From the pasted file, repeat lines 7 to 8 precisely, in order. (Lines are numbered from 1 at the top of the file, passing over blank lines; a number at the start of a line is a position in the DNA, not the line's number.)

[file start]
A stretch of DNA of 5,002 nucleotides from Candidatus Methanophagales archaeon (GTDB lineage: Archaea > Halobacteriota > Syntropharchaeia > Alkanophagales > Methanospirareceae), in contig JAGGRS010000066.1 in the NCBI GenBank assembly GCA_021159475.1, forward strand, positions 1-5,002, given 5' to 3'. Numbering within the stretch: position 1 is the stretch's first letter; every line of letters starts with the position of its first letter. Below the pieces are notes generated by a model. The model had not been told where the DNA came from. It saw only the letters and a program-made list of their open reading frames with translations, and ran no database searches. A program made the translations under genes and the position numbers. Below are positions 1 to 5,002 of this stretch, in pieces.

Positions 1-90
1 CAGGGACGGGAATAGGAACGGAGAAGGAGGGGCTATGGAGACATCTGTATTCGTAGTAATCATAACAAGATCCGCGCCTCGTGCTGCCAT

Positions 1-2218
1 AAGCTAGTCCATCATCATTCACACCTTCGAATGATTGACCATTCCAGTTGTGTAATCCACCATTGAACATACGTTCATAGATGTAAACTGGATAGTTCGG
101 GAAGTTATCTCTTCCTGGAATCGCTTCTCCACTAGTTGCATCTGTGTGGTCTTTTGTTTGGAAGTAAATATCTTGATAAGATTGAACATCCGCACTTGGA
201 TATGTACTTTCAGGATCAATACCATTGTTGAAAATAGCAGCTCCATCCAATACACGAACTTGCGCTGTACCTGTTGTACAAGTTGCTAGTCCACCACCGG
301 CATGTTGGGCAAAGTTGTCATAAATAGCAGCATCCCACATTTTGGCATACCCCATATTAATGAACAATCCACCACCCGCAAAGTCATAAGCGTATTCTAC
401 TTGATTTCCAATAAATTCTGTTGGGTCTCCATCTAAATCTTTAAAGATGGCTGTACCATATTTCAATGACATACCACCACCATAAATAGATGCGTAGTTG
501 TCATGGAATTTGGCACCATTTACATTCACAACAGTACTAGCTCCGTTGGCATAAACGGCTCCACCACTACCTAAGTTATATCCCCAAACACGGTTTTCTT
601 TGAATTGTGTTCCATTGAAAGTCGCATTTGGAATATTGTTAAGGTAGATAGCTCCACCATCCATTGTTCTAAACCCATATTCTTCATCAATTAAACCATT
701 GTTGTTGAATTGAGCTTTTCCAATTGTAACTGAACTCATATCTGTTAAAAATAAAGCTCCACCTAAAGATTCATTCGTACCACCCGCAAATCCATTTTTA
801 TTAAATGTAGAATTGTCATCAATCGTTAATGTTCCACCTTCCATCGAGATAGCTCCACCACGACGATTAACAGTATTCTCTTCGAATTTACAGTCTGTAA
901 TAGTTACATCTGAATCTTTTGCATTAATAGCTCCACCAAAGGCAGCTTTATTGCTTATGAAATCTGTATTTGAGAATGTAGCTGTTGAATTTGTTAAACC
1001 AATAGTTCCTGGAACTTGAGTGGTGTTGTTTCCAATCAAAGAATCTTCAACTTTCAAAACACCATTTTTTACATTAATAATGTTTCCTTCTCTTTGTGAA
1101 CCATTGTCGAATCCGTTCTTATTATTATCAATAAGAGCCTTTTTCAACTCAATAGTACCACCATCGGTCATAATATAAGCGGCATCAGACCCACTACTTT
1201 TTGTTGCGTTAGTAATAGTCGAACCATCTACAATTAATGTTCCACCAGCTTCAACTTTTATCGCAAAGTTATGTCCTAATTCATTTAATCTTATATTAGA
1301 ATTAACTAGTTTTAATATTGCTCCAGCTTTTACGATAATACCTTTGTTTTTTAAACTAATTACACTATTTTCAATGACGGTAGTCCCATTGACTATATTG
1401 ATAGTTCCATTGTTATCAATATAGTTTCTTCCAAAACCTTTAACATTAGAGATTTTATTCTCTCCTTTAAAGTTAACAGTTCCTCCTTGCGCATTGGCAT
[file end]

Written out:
201 TATGTACTTTCAGGATCAATACCATTGTTGAAAATAGCAGCTCCATCCAATACACGAACTTGCGCTGTACCTGTTGTACAAGTTGCTAGTCCACCACCGG
301 CATGTTGGGCAAAGTTGTCATAAATAGCAGCATCCCACATTTTGGCATACCCCATATTAATGAACAATCCACCACCCGCAAAGTCATAAGCGTATTCTAC